The law firm of Michael T. Chulak & Associates handles appeals throughout the State of California. Regardless of which side you are, we can assist you.
Often, the issue on appeal has nothing to do with the nature of the underlying case. For example, the underlying case may have been about a serious personal injury, but the appeal might be about a procedural or jurisdictional issue.
Trial courts are not perfect and sometimes make major errors. An appeal can be an opportunity to obtain justice when it was previously denied. Sometimes an appeal puts a party into a strong position to settle a case on favorable terms without having to go through another trial. There are times when the prevailing party in the trial court does not want to risk a reversal or reduced judgment.
An appellant will be required to post a bond or other security if he or she wants to stay the enforcement of a money judgment and will be required to pay interest on the judgment if it is later paid.
Making the decision to file an appeal can be very difficult. We are prepared to discuss the advantages and disadvantages of appealing your case and can provide you with a fixed fee quote for legal services if you decide to appeal your case. Our firm also defends appeals and can provide you with a quote should you be required to defend an appeal. In some cases, it may be advisable to file a cross-appeal if you are defending an appeal.
Flat fees for filing appeals are generally between $12,500 and $35,000 or more, depending on the length of the trial court proceedings, the size of the record, and the number and complexity of the legal issues involved. Flat fees for defending appeals are generally between $9,500 and $25,000. Flat fees include all research and in-house support and overhead costs. Outside expenses such as filing fees, court charges for transcripts, copies, and messenger fees are additional costs paid by the client.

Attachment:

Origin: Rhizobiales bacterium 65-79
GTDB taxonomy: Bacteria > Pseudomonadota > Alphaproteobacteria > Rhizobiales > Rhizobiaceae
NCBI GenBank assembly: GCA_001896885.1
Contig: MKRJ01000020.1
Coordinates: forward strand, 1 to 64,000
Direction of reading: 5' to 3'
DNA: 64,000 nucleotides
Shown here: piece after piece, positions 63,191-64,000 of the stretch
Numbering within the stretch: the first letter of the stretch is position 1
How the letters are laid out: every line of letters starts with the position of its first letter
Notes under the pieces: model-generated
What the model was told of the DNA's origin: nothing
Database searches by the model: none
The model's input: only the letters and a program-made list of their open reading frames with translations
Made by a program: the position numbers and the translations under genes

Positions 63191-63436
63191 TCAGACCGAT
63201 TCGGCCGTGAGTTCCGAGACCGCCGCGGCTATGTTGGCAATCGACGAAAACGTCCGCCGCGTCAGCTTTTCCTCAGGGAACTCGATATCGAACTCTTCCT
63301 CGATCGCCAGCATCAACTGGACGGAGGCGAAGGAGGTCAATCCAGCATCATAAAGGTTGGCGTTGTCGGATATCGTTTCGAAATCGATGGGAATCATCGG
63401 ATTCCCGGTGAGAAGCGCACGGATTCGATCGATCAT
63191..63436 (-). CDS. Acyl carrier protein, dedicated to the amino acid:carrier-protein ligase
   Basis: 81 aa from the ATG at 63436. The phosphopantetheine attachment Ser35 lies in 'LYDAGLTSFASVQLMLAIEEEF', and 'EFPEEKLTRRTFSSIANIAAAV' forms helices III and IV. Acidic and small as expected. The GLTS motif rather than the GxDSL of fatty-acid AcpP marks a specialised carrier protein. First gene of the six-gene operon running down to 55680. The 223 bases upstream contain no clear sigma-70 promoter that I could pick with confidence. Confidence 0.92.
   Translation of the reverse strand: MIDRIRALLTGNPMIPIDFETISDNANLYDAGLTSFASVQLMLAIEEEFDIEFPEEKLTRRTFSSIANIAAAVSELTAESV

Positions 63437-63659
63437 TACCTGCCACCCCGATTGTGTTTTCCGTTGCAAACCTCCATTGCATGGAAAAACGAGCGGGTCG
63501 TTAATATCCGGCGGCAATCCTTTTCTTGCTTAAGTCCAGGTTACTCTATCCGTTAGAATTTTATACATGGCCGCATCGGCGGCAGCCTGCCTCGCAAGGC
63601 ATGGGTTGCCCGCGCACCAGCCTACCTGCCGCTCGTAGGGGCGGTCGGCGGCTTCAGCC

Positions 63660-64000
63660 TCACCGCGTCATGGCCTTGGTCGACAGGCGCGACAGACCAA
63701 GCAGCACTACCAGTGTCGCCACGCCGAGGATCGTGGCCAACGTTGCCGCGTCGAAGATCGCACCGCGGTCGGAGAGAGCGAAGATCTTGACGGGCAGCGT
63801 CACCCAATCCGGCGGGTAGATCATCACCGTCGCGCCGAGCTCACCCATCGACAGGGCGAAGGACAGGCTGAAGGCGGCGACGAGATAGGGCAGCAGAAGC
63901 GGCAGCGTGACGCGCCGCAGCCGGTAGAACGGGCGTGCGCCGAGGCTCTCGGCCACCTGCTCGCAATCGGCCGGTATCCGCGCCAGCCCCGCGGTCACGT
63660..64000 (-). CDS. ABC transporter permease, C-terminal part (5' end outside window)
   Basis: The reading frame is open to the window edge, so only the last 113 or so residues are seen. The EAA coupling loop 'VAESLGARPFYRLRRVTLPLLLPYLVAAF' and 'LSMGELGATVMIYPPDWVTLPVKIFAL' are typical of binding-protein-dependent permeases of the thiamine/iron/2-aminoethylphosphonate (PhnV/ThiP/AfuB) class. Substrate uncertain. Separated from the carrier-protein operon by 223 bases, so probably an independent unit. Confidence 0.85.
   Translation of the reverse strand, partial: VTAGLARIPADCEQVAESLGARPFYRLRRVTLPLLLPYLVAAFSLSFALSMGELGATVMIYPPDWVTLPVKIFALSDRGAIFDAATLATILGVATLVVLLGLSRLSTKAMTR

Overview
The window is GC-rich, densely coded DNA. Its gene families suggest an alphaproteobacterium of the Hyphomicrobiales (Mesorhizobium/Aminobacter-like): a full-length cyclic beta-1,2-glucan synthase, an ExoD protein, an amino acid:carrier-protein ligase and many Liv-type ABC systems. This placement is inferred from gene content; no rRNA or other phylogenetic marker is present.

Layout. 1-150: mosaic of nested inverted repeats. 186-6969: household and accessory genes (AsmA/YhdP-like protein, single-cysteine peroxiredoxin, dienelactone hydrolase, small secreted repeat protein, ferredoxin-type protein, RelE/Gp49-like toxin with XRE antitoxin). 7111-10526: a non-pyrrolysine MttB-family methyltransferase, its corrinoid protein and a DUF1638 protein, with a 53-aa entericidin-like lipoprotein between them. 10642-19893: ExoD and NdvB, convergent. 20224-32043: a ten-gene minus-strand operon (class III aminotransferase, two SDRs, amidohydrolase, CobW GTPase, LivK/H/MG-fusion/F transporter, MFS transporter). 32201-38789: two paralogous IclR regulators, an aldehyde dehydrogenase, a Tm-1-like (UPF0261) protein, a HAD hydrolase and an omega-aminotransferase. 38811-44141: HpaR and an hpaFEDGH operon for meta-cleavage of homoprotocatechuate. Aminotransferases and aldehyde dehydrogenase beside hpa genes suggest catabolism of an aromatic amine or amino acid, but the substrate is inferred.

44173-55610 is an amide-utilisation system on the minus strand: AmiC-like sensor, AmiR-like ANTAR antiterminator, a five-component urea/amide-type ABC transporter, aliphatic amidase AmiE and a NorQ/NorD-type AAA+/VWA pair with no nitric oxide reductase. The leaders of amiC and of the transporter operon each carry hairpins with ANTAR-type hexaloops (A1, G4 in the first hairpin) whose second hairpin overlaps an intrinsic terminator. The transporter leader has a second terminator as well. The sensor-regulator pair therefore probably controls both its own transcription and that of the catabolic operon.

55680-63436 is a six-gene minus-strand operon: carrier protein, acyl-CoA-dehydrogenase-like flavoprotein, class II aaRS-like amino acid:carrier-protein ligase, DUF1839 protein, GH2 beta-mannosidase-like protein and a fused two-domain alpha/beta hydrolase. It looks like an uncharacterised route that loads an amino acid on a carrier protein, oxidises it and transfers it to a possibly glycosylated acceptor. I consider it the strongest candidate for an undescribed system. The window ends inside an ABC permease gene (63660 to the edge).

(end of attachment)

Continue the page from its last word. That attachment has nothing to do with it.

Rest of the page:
If you are considering an appeal, or must defend an appeal, we would be pleased to provide you with a no-cost initial consultation.
Glossary of Appeals Terms
The court that handles appeals.
The party that brings an appeal.
The term used in federal court for the party defending an appeal. In state court, the party defending an appeal is called the "respondent".
The bound volume(s) of documents filed in the trial court that can be made part of the record before the California Court of Appeal. This is the alternative to having a "Clerk's Transcript" (see below). The primary difference is that the trial court compiles the Clerk's Transcript based on instructions given shortly after the Notice of Appeal is filed, whereas the parties themselves prepare the Appendix (separately or jointly) and file it with the Court of Appeal together with their Briefs. There are advantages and disadvantages to each method.
The written argument that is filed with the Appellate Court as part of the appeals process.
The bound volume(s) of documents filed in the trial court and the transcripts of what was actually said in court. Compare to "Appendix".
Court of Appeal
This is the name of the California appellate court. Note that the word "Appeal" is singular.
Court of Appeals
This is name of the federal appellate court. Note that the word "Appeals" is plural.
This is an appeal that is filed before the final judgment in the case from which it arises. In most situations, an interlocutory appeal would be premature and subject to dismissal without review on the merits. However, in some situations, a party must file an appeal on an interlocutory basis or waive the issue forever. If an interlocutory appeal is not appropriate, a party could in the alternative, consider seeking early appellate review by means of a writ.
This is the title of a judge in the California Court of Appeal (e.g., "Justice Doe", not "Judge Doe".)
This is the transcribed proceedings of what took place in the trial court.
This is the term used in state court for the party defending an appeal. In federal court, this party is called the "appellee".
This is an order from a higher court ordering a lower court to do something. Writs provide a discretionary process for review by appellate courts of trial court rulings that are not immediately appealable.